|June 16, 2009|
China: Solar Energy and the Photovoltaic Industry
Driven by the pressure of global warming, rising oil price, and a deteriorating natural environment, clean renewable energy is getting greater attention worldwide. China’s Central Government has stated its support for the development of a sustainable energy system that maximizes energy efficiency and the use of renewable energy sources. A key aspect of that initiative is the application of photovoltaic (PV) technology to convert light into electricity.
The China photovoltaic manufacturing industry grew dramatically in recent years, due almost entirely to the strong demand from overseas markets. China’s production of solar cells and modules has grown at an average annual rate of 49.5 percent since 2002. By 2008, the production of solar cells reached 2GW which is 30 percent of the global production. As shown in Chart 1, China contributes a large part of the worldwide solar production and is now the largest producer of solar cells in the world.
According to the annual Solarbuzz PV Industry report, the worldwide PV market expanded more than 62 percent in 2007, and reached the total installed capacity of 2,826 Megawatt (MW). The top three solar markets are Germany with 47 percent, Spain with 23 percent, and Japan with 8 percent. Although the U.S. increased its installed capacity by 57 percent in 2007 to reach 220 MW, it remains in fourth place in terms of installed PV capacity.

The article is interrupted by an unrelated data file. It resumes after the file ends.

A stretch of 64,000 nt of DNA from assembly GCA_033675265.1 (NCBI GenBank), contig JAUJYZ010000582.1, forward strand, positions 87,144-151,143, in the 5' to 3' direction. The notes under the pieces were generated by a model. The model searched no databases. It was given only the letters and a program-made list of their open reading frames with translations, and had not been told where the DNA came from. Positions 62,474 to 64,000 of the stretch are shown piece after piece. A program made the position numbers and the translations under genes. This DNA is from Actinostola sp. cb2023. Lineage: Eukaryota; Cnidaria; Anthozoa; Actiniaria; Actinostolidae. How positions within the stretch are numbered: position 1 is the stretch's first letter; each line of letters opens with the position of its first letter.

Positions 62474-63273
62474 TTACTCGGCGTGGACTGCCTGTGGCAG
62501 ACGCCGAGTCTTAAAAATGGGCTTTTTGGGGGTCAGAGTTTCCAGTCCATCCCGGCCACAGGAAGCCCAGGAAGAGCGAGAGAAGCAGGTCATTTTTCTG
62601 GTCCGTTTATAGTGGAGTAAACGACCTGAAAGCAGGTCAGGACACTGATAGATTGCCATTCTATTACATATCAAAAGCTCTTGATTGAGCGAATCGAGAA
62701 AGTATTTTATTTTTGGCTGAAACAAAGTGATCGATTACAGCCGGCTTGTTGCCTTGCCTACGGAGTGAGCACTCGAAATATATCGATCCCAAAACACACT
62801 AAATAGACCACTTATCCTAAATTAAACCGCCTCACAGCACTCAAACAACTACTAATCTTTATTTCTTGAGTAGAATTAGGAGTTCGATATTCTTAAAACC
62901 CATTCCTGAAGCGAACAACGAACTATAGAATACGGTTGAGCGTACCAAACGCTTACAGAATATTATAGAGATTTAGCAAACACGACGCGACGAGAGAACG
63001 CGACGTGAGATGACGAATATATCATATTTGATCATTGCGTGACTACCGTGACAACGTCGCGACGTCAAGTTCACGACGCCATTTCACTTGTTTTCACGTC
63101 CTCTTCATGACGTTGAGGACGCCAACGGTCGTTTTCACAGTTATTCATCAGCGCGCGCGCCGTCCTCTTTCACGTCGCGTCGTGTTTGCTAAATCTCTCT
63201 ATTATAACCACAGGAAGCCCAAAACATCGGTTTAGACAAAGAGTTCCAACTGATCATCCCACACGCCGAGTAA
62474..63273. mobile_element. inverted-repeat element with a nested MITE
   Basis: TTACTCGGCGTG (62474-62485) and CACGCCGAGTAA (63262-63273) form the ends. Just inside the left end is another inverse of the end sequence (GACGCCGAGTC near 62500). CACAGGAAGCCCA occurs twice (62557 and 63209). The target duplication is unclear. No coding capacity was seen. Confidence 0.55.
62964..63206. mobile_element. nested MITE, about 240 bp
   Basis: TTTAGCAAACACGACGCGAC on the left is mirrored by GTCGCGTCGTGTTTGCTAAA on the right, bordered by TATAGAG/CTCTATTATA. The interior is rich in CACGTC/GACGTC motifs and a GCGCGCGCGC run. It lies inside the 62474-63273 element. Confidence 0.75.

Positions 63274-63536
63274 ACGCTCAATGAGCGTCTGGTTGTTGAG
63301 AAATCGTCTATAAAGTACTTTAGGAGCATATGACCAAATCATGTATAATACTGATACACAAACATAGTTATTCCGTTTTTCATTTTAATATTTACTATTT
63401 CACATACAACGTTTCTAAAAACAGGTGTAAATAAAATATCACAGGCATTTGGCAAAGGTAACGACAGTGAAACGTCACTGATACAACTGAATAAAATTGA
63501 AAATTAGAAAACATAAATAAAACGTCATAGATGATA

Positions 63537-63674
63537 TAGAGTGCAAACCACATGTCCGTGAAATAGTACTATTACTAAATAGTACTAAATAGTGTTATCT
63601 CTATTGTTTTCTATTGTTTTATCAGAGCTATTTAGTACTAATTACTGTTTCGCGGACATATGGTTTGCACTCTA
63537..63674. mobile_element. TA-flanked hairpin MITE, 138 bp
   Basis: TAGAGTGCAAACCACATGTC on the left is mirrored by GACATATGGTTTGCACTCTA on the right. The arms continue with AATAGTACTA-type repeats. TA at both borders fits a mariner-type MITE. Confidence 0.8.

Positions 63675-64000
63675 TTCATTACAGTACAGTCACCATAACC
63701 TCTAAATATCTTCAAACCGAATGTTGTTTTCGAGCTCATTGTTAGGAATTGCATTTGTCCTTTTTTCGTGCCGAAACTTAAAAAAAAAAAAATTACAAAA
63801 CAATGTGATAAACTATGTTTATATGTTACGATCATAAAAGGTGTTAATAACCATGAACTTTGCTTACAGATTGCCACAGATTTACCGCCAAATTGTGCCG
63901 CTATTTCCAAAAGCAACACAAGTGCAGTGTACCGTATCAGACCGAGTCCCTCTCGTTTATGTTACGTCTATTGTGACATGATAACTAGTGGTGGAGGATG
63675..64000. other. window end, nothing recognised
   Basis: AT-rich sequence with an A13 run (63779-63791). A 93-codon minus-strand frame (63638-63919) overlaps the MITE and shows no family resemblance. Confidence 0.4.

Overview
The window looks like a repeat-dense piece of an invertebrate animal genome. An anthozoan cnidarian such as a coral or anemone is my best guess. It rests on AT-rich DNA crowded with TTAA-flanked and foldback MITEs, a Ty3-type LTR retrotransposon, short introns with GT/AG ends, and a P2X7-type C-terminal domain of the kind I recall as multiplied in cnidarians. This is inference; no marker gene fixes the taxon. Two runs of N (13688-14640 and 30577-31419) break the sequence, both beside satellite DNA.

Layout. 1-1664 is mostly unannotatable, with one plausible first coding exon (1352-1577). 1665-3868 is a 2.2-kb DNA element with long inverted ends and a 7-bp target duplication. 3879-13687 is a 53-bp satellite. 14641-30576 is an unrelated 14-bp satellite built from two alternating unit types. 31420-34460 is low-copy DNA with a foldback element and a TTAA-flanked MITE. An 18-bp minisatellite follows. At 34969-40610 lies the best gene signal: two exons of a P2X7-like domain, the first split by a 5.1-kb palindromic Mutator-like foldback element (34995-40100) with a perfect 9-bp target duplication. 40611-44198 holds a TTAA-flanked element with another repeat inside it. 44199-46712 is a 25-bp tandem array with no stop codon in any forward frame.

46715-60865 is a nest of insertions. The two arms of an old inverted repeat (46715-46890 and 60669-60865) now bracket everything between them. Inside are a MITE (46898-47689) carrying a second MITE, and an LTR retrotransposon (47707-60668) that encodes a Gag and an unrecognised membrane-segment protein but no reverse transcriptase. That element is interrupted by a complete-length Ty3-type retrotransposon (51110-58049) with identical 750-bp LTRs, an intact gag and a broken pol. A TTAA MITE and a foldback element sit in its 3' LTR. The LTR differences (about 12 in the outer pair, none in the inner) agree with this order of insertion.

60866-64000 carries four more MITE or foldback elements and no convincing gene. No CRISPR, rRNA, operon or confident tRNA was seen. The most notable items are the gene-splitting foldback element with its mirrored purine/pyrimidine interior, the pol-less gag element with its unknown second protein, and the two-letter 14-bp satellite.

In spite of China’s leading role in PV production, the nation’s domestic PV market remains relatively limited, with only 20MW of additional capacity installed in 2007. The accumulative installed capacity was only 100MW at the end of 2007. Over 95 percent of the PV products from China are targeted at the markets of Europe and North America, since China has less than 1 percent of the total world installation capacity.
In China, PV manufacturers are spread across the country. The front end polysilicon manufacturers are mostly located in western part of China, including Sichuan and Qinghai provinces. Those areas have abundant supply of electricity, as well as cheap land and labor resources.
Solar cell and module manufacturers are concentrated in the Yangtze Delta region, including Zhejiang and Jiangsu provinces. As photovoltaic technology came originally from semiconductor industry, and Yangtze Delta region is historically a hub for semiconductor manufacturers. Many overseas investors chose to build solar cell and module factories here. Major companies in the region include Suntech Power, Trina Solar, Renesola, and Solarfun.